On kinship

by fpman

Test 1-2-3… mic check… raison d’être coming up… (sigh)

So we obviously owe readers a definition of what we mean by “relatives” in the header above. And what we mean is “kinship ties,” so we owe you an explanation of that, too.

We understand kinship ties as the set of consanguinal and affinal relations that can bind people together. Although consanguinal relations count most from the vantage point of The Patrimony, affinal ties matter as well.

For us, the notion of an “affinal tie” extends beyond relationships through marriage (not only those of the married, but those of the families of the married, too). Love and friendship and much else are included in this category. Cultures are different, people are creative, and we, for our part, are therefore open to consider alternative options, too.

Beyond this, our starting point is trivial.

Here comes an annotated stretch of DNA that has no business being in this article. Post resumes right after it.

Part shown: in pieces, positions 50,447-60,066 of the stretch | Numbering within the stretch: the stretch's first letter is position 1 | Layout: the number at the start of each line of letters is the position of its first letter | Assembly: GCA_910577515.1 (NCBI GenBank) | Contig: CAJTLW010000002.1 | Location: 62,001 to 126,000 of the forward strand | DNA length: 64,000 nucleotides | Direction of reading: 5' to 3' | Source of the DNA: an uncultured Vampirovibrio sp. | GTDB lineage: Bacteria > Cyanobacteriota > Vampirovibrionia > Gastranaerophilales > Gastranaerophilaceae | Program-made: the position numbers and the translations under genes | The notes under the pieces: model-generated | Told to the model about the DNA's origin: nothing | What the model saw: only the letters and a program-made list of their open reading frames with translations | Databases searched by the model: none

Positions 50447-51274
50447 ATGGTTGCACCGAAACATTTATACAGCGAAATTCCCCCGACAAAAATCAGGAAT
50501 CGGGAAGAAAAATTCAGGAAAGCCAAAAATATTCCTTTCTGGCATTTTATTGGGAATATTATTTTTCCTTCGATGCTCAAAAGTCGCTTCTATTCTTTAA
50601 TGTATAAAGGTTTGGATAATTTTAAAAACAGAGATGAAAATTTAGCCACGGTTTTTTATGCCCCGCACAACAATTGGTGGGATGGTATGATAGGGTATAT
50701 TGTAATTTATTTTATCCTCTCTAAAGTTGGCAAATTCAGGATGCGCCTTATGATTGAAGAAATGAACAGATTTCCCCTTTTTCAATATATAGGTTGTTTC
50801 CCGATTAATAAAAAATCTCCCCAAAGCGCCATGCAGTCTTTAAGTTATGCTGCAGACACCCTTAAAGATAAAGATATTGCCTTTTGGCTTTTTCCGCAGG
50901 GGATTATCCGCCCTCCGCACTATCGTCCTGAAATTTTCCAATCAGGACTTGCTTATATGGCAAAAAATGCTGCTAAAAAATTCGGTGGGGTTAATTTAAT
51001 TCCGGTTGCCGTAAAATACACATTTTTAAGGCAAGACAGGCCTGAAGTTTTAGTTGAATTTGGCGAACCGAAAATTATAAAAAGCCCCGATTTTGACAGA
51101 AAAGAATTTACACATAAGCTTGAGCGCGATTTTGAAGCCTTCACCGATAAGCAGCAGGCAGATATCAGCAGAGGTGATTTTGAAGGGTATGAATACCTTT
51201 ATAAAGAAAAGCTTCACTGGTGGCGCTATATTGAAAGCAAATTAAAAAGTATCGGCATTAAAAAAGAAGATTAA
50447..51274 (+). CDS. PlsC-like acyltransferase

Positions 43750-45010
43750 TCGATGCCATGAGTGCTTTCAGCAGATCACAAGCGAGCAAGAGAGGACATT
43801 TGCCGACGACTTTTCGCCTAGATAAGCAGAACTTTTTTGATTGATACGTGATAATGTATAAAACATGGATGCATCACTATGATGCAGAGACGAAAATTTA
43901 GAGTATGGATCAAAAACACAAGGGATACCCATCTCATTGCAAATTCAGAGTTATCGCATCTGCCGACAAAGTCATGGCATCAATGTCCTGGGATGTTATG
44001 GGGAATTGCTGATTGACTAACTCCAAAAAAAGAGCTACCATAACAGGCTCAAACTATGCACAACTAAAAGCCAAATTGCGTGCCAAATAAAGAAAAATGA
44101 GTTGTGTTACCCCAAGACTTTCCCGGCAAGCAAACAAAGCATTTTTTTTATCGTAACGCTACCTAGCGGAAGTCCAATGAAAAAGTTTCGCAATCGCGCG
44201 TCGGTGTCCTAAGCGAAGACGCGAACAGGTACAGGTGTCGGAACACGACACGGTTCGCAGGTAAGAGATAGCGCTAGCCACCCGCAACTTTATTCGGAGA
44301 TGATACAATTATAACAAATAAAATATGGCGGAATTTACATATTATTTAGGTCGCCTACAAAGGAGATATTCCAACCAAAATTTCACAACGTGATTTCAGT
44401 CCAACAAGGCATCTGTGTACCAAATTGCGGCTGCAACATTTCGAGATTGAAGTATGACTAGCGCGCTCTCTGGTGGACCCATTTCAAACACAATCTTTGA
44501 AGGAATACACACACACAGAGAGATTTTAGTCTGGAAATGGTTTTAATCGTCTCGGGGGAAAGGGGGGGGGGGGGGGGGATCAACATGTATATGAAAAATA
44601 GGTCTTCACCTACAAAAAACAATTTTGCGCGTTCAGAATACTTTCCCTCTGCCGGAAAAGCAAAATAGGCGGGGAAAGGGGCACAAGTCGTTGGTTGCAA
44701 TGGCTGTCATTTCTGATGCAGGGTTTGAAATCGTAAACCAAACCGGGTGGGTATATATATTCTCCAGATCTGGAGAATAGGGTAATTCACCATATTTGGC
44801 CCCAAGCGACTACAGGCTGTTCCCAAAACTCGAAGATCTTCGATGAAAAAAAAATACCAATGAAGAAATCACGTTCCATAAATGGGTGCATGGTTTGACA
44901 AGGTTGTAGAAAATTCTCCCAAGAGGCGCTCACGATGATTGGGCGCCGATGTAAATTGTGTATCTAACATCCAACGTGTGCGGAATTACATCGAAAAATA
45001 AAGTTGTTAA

Remember that poster (see below) for “The Social Network,” the movie about the rise of Facebook?


Our main thesis is that in most cases you do not become a political leader interacting with other countries, thus getting a shot at making millions of enemies, without making a few friends or having some solid kinship relations to build on. And even if by some miraculous circumstance you do not need those relationships to get to where you are you will still have all kinds of relationships which are bound to affect what you are doing, once in power.

This is what we are interested in. How human relationships of this kind shape decision-making, policies, politics, and even polities… Because even if not everything in politics is relatives (forgive us for the poetic exaggeration in the header above), certainly many things in politics are about relatives.

Now this has both dark and sunny sides, dead serious and lethally funny sides. All kinds of sides. We’re keen on covering all.